How To Get To Carnegie Hall

Tuesday, September 21, 2010

As a child, our house was a quiet nook of a place. All morning long, and into the afternoon, my brother and I worked on schoolwork while my mother took care of dinner preparations, housework, and other jobs. But at 3:30 every weekday afternoon, the house filled with the shuffle of bodies and the sounding of musical scales on the piano as the first of my mother’s afternoon piano students arrived.  

By the time I was in high school, I spent most of the time piano students were in the house cloistered upstairs in my bedroom. From my perch upstairs, I grew to know Clementi’s Sonatinas so well that I refused to learn them when I myself was taking lessons. And I learned other things about piano lessons, which have stuck with me far longer than the French I attempted to study while students banged away at their first piece of Bach below.

My mother preferred her students know how to read before they began lessons. And she was suspicious about the Suzuki method of teaching, which starts students out at a very young age and can lead to poor note reading skills and a somewhat mechanical approach to playing music. My mother believed that music was something more than playing the right notes in the right order. Heck, a trained monkey could do that. Music can’t be music until it’s the right notes in the right order played in manner that connects it to human emotion. In essence, music should be your heart speaking through your fingertips.  

I spoke with a retired music instructor this summer who’d used the Suzuki method during their teaching days. During the conversation I was struck by the amount of emotional distance between the two of us. The experience left me cold and it got me thinking that maybe the notion of listening to the music of the heart could apply to many facets of life: from how we communicate with others to our more solitary, creative pursuits . . . like writing.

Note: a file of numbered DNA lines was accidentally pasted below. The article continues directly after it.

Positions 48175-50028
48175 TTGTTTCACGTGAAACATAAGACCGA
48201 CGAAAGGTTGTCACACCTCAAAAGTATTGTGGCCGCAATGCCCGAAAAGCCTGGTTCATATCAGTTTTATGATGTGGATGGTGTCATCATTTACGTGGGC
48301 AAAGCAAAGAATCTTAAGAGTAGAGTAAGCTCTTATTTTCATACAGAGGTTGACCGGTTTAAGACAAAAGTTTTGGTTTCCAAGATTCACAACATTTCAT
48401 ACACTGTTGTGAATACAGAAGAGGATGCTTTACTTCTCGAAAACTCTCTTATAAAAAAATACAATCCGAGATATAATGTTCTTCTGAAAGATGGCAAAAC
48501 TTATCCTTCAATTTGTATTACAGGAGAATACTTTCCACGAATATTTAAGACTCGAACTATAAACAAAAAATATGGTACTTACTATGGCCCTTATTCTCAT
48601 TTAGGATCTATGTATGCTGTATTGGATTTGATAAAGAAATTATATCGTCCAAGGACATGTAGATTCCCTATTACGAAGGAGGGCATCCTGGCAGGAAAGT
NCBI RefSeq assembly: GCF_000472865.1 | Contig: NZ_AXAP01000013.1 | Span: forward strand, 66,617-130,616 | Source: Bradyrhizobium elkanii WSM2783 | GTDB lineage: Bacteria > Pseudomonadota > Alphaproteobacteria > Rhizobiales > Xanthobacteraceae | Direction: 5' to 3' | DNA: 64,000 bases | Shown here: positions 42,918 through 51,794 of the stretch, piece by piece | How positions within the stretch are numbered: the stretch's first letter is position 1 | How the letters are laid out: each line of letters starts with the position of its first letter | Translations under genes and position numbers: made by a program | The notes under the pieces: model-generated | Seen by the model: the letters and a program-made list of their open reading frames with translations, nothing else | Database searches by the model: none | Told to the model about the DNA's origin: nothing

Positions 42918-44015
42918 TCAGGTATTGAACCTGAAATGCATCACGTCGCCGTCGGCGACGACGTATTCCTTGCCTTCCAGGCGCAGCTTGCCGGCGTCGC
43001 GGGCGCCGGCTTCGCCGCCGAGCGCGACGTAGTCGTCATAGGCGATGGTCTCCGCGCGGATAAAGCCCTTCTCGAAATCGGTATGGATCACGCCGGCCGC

Writing and music, for the most part, are drastically different entities. Yet they come from the same place: some hidden spring within that we learn to tap and train, but never fully understand.

And if we’re going to get anywhere with our writing or music, we need some method to our madness so that what spews forth from the spring appears polished and accomplished. (Remember: “How to you get to Carnegie Hall?” Practice, practice, practice.)  On Sunday, I pulled out the three-ring binder which has been collecting dust on my shelf all summer. The binder contains a print out of the novel I revised last winter. It’s time to pull out my red pen to polish up the writing just a little more and to research agents, writing synopses, and try to get this little story out the door. If the novel’s going to get anywhere, I need to subscribe to set method of how to query, when to query, etc, just as I have to do when seeking out freelance writing possibilities.    

But we don’t want the method to turn into our life. We don’t want to transform the pursuit of goals into a mere checklist. Creative pursuits just aren’t meant to be robotic. While success does often breed business, we still want to write, or play music, or follow whatever creative lurks in our heart, for nothing more than the fact that something is itching to bubble out our fingertips.

We can live our lives by a method or we can choose to go deeper than that. And going deeper often makes us more vulnerable. But I’d rather my life had a soundtrack instead of just hitting all the right notes in the right order.

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